Wealth does not tickle-down on its own!

  • Misunderstanding Financial Inclusion
  • Nationalised banks shall serve the poor
  • Local youth to be trained, employed by banks
  • Empower Panchayat Raj bodies
  • Keynes our inspiration, not Chicago School eggheads!

(Vithal Rajan)

Vithal Rajan PhotoAfter sixty years of independence the Indian banking system has come to the slow recognition that financial inclusion is important as a social good. It has yet to understand that it is a vital first step for steady national economic growth. This misunderstanding has a hoary class heritage which places the centrality of economic welfare in the interests of the wealthy, whose actions in self interest would result in a trickle-down effect to sustain the vast masses of the poor. The greater the support to the people at the top, through tax cuts, veiled subsidies, and special benefits, the greater the national growth, and the better the survivability of the masses. In this reading, the masses of the poor are seen like beggars, incapable of economic initiatives to help themselves, let alone the nation.

Recently, the government sent a strong signal that it is unwilling to be the sole cash provider for the public sector banks [PSBs], which have racked up huge non-performing assets with defaulting corporates, while being unable and unwilling to reach out to the poor because of high administrative costs. Dissolving government-held equity into private hands may improve financial efficiency of the PSBs, but this measure is quite unlikely to increase financial inclusion since private players would want to minimize risks even more. The RBI is planning to licence small banks as a way of increasing outreach lower down the class hierarchy and into rural areas, but as the chairperson of the SBI has warned these private units would find it hard to enlarge business, update technology usage, and also maintain a profit margin all at the same time.

Certainly these small private banks may offer competition to local moneylenders, and also mop up some deposits that might otherwise go into chit funds and similar instruments. Some will also act as banking correspondents of the big banks. But it is unlikely that financial inclusion will be achieved by them, if this is to mean reaching significant amounts of much needed credit on time into the hands of farmers and their associations, self-help groups, and petty businesses in the informal sector. Adventurism by micro-finance institutions led to disaster some years ago in Andhra Pradesh. Similar mishaps will occur if the RBI and its bodies are slack in regulating these new small banks. However, firm regulation on the other hand, plus the necessity to maintain workable profits, will result in these entities restricting credit supply to the needy, and increasing the interest burden on the poor. The poor after some experimentation may decide to continue business with known local moneylenders.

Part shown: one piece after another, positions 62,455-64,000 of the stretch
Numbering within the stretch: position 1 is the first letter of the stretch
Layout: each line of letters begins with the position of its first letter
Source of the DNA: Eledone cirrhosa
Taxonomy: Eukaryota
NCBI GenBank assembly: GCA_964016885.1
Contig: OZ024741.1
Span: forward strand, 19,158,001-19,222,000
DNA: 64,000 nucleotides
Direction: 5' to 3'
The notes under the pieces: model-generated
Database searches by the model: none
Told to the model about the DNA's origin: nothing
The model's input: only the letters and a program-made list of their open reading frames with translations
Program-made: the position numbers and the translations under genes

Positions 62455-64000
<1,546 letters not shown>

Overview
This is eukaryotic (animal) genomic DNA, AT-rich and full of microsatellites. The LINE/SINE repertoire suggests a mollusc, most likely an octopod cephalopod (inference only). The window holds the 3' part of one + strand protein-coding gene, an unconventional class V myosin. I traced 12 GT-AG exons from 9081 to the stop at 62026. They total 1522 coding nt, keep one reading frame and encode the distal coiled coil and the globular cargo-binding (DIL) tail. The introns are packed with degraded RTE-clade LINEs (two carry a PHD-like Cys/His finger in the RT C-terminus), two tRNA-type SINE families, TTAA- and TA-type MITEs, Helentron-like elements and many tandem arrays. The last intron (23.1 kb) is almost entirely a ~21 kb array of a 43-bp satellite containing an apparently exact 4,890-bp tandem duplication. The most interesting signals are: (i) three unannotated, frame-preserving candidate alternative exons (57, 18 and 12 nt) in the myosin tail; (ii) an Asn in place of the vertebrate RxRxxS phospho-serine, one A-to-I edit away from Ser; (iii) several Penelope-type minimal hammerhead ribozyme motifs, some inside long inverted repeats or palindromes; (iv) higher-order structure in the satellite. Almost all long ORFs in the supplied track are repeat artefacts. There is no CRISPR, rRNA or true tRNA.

The best route for sizeable financial inclusion would be for the SBI and other national banks to own a controlling interest in new small banks created for the specific purpose of serving the poor, and cut administrative costs by staffing them with specially trained local village youth. Middleclass city-based managers would not know local realities, and ultimately limit ‘banking’ to ‘money lending.’ Local village managers would know local realities, and work with the community to employ the money to the best advantage.

Such an approach to extend financial inclusion to poor communities can be safely monitored by empowered constitutional PRI bodies, which as of now exist only in name. Such demand-side management would blazon out a growth path for wealth to gush up to the top from economically creative communities at the grassroots. This idea is far from new, for it goes back almost 80 years.

Demand-side management of the economy has been thoughtlessly discredited by the Chicago School eggheads, and Reaganomics, to which we owe much of the world’s ills. This happened despite the well-known work of the great British economist, John Maynard Keynes, and the successful practical application of his theories, first in the New Deal of the 1930s created by Franklin Delano Roosevelt to restart the American economy, and later in the Marshall Plan to revive the destroyed economies of war-torn Europe after World War II.

The elite ideology that continues to prop up state support for the wealthy all around the world, despite rapid and catastrophic boom and bust cycles is founded not only in class self interest, but also based in the real intellectual isolation of economic decision makers from the world inhabited by the masses. It is such intellectual isolation that resulted in the great revolutions, but the elites of the world nowadays control massive firepower, and disperse disaffected people with the help of charitable organizations, handouts, loan mafi (write off), food coupons and gamesmanship. It is India’s tragedy that top economists from Montek Singh Ahluwalia to Raghuram Rajan continue to be mesmerized by the elitist notion that wealth trickles down from the top. This is no more than bad economics and selfish ruling-class ideology, thrust upon us by Americans as part of their hegemonic power-play.

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